​Considering Abrasiveness Levels Of Tools When Cleaning Stainless Steel

​Considering Abrasiveness Levels Of Tools When Cleaning Stainless Steel

Published by Adam Serfas on 14th Feb 2019

Considering Abrasiveness Levels Of Tools When Cleaning Stainless Steel

A lot of equipment in the food processing world is stainless steel. Whether it is a vat, mixer, conveyor belt, tank or any other piece of equipment, it is likely made out of stainless steel or contains stainless steel parts. Stainless steel is a great material to make these things out of, and it is easy to keep clean and sanitize.

The danger for food processors lies in scratching and damaging the stainless steel over time through routine cleanings. Eventually those scratches, dings, and scrapes from routine cleaning can harbor bacteria or product deposits and become a food safety threat. They also make it harder for sanitizers to do their job. This is also really important because a lot of the stainless-steel equipment is very expensive; you wouldn’t want to ruin a $500,000 massive tank because you used the wrong $15 brush. To ensure this doesn’t happen to you, we suggest following these suggestions.

To view this guide as a printable pdf click here.

1. Invest in high quality brushes and scrub pads.

In the long run, the money you may save on brushes is nothing compared to the money you may lose in damaged equipment. It’s worth the few extra dollars to ensure a higher quality brush that will last longer than cheaper alternatives and won’t pose as high of a threat to your equipment.

2. Always start with low abrasive level brushes and abrasive pads.

The best way to avoid scratching stainless still is to stick to high quality brushes and abrasive pads that use soft bristles and low abrasive levels. For the vast majority of scrub brushes, hand brushes and abrasive pads a soft, medium and stiff version exists. Stick to the soft bristle brushes and soft pads first to avoid scratching the stainless steel surface.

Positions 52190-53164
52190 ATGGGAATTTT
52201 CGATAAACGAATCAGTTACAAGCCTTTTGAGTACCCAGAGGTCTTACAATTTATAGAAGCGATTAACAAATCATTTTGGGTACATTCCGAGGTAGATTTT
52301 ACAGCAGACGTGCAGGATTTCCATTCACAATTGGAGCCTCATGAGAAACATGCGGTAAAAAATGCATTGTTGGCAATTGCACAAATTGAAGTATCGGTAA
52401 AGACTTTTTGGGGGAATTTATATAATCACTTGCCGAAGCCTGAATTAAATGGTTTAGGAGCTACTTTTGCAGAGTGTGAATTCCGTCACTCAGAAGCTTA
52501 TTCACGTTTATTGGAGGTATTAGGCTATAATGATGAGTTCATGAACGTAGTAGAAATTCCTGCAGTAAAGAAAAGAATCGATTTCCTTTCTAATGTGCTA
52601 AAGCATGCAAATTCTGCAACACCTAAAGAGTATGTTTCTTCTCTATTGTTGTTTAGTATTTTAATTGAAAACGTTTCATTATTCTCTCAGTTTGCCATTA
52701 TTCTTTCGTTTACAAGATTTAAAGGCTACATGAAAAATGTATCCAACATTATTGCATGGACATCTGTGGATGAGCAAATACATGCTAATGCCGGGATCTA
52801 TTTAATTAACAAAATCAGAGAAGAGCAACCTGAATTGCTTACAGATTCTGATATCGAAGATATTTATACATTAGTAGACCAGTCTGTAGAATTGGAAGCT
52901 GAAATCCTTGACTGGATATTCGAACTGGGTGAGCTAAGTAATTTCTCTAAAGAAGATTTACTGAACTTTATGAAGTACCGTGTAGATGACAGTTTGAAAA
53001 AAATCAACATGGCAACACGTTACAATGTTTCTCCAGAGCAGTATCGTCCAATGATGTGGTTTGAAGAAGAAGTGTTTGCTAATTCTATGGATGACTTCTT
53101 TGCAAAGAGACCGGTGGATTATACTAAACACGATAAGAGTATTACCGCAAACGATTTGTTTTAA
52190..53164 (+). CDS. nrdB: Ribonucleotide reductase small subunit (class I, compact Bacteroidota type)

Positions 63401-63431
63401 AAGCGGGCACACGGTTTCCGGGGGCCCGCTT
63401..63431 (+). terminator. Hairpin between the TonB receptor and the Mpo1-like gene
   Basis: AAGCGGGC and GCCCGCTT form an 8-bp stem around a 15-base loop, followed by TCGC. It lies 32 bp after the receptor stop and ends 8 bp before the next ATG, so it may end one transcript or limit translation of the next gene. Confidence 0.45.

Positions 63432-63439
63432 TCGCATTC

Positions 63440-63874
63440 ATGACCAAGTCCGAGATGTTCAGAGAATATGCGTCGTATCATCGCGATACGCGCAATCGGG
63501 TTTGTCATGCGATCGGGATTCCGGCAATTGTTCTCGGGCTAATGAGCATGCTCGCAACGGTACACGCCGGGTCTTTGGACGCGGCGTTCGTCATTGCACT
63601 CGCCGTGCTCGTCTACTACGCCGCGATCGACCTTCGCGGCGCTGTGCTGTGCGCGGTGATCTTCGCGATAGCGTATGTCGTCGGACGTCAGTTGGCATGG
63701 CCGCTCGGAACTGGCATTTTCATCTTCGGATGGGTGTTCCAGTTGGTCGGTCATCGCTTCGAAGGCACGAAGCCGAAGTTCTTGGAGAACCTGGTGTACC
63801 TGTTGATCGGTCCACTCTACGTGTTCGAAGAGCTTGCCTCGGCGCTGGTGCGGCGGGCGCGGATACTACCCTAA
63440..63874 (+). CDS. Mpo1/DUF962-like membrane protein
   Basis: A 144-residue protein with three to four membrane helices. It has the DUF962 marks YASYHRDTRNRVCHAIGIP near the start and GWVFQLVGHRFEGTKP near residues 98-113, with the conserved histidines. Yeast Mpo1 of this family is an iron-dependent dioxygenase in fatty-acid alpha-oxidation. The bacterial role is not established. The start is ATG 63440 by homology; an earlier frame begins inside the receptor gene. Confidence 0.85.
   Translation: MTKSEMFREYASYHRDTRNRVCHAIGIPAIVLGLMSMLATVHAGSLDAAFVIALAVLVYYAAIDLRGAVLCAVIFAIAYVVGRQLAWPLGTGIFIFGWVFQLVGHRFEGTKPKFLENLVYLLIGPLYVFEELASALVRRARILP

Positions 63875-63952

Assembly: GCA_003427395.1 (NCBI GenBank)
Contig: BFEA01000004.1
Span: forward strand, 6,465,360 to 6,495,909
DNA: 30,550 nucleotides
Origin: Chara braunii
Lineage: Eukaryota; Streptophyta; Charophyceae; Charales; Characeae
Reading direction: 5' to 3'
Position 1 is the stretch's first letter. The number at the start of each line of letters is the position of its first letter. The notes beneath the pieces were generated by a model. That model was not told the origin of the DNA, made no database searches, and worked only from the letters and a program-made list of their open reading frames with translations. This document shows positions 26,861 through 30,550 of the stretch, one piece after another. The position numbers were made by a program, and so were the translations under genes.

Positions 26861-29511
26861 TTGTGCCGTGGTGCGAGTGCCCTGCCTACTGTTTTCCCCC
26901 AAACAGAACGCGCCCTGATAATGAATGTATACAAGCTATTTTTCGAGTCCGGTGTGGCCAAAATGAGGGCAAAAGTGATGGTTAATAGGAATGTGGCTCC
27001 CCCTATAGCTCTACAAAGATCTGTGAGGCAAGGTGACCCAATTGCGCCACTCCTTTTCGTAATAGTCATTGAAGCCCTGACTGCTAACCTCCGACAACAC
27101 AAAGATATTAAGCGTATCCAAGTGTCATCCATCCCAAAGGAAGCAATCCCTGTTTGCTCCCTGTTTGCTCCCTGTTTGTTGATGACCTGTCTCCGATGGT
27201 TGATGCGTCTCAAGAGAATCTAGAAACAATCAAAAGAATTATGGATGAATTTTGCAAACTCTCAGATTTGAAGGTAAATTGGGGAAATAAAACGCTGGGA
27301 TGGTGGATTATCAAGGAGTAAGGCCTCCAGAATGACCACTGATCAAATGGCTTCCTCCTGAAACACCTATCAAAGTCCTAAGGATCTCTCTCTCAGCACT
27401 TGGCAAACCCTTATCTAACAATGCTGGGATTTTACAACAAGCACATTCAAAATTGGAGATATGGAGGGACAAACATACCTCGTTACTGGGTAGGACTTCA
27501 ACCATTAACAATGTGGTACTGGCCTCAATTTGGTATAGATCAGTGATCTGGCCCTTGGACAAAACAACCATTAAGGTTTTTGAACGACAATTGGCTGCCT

3. Cautiously consider medium abrasive level brushes and scrub pads if needed.

This is always a balancing act, because sometimes the job itself requires a stiffer bristle brush than the stainless steel can handle. A good example is dried chocolate on stainless steel. If you are trying to scrub that off with a soft bristle brush it is either going to take forever, or not work at all. In cases where the job itself requires a stiffer scrub or pad, starting out scrubbing as soft as you can, and then work your way up through the stiffness or abrasive levels. By doing this incrementally, you avoid going too stiff for the job and running the risk of damaging the stainless steel.

4. Don’t forget to consider handles as well.

It’s also important to consider the risk handles for particular tools can pose to stainless steel surfaces. A good example would be cleaning out a vat with a tank brush. Tank brushes require a handle, and if that handle is going to come in contact with the sides of the vat, its best to opt for a plastic handle instead of an aluminum or stainless steel handle. The metal handles can ding, dent and damage the stainless still just like a stiff bristle brush could.

Should you have any other questions about selecting cleaning tools for cleaning stainless steel surfaces, we encourage you to contact us at R.S. Quality Products.